Critics of the glacial pace of domain name creation are worried that the approach taken last week by start-up New.net Inc. will only make the situation worse.
New.net is offering Web site registrations for US$25 per year under its domains, which include the likes of .inc, .shop and .travel. Officials at New.net said that companies and Internet users want a wider choice of domains and that the Internet Corporation for Assigned Names and Numbers is taking too long to create new ones as part of its management of the official Domain Name System.
However, the start-up's move doesn't sit well with David Maher, vice president of public policy at the nonprofit Internet Society, who said he's concerned about the potential impact of working outside the bounds of ICANN.
"It sure as hell is going to create a lot of problems in the whole domain naming system," because no one will oversee the whole process, said Maher. The greatest fear, he said, is that New.net and others will independently create clashing domains, causing online "address collisions" that will leave Internet users gridlocked. "It creates a separate Internet within the Internet," he said.
An ICANN spokesman declined to comment.
But David Post, a law professor and co-founder of ICANNWatch.org, an online group that monitors ICANN and related activities, said New.net is doing what ICANN has been slow to do. The problem with ICANN, Post said, is that the group has always "arbitrarily" set top-level domains, determining what should and should not exist.
Technically, New.net isn't literally creating new top-level domains but rather will use networks of Domain Name System servers to invisibly direct Web users to the 20 new domains by routing them through the company's own New.net address or through Internet service providers that have signed on to include the company's domains.
"Yes, it will be confusing" having new domains added by an outside entity like New.net, Post said. "That's the nature of the beast. There's value in having an ICANN-like thing to coordinate it . . . but there's a terrible cost with that, too. They get to decide what we need."
Steve Chadima, chief marketing officer at New.net, said his company was created because of market demand for more domain names on the Internet. "I think ICANN has moved slowly," he said.
New.net isn't the first to create new domains outside of ICANN's existing structure. Some 500 top-level domains are used on the Internet by different groups, but they aren't known to most people or aren't accessible without domain name server configuration changes to their computers.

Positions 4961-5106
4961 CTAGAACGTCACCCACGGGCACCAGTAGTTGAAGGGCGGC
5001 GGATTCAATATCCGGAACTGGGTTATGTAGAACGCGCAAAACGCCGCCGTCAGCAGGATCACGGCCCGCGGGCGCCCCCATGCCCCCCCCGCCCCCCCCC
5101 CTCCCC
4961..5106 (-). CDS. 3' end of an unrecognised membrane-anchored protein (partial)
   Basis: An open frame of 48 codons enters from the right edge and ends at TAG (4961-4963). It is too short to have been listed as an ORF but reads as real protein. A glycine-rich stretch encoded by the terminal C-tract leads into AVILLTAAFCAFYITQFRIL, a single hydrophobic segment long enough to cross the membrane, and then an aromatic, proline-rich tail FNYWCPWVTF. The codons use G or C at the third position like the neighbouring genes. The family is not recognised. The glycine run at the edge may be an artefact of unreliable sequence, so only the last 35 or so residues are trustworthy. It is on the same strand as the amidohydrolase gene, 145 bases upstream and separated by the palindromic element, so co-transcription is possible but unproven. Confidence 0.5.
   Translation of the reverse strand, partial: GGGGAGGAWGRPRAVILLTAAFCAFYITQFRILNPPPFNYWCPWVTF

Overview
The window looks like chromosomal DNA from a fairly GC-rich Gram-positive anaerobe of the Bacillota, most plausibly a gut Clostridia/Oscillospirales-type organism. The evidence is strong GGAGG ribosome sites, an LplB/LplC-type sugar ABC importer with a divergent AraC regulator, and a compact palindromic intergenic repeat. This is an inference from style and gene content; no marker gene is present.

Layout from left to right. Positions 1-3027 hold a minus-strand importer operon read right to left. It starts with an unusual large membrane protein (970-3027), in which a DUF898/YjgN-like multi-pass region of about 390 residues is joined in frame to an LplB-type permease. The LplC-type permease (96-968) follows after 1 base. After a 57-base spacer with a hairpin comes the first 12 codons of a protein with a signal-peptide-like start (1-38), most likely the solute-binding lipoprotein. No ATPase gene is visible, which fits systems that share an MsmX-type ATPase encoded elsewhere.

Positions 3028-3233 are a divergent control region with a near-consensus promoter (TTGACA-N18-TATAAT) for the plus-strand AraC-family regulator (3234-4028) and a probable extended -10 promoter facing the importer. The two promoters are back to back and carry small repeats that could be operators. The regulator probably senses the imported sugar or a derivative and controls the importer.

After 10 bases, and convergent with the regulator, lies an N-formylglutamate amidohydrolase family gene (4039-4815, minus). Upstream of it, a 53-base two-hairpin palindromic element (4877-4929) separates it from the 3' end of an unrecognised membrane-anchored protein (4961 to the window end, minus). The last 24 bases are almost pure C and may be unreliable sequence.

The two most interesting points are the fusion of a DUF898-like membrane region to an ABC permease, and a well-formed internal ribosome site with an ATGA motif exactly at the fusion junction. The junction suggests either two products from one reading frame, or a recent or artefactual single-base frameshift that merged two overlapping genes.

But New.net has struck deals with EarthLink Inc., Excite@Home and NetZero Inc., which will automatically be able to direct their customers to New.net's domains.
Leah Gallegos, who operates AtlanticRoot Network Inc., a manager for five top-level domains outside the ICANN network, supports the creation of additional domains but criticized New.net for acting in the same arbitrary way as ICANN, without the cooperation of others. In fact, she said, of the 20 domains announced by New.net, only .hola and .soc aren't already being used by other domain registries under companies like her own.
"It's a fine idea" to have more domains, Gallegos said. "But they need to to it with new [top-level domains] that don't exist" in other registries.
So what do prospective business domain name clients think about New.net's splash?
One transportation company executive, who asked to remain anonymous to protect his company's plans as it reviews its options, said he's in a catch-22. He doesn't want to buy domain names from New.net for fear of legitimizing non-ICANN Web domains, he said. But if his company doesn't buy those names, others could profit by buying them and then selling them back at exorbitant prices.
A spokeswoman for a sporting goods business said people who try to infringe on company trademarks are a constant problem and that New.net's business will add to her company's woes on the Internet. The problem, she said, is that since ICANN and other groups have no legal authority, there's nothing to control the problem. What's needed, she said, is for ICANN and others to look at all the legal ramifications of domains and trademarks and help create new laws protecting trademarks from infringement by outside forces.
"There really are no rules, and until there are, you're really not going to stop that," she said. "We'll certainly look at it. We're obviously concerned, but we haven't made a concrete strategy at this time."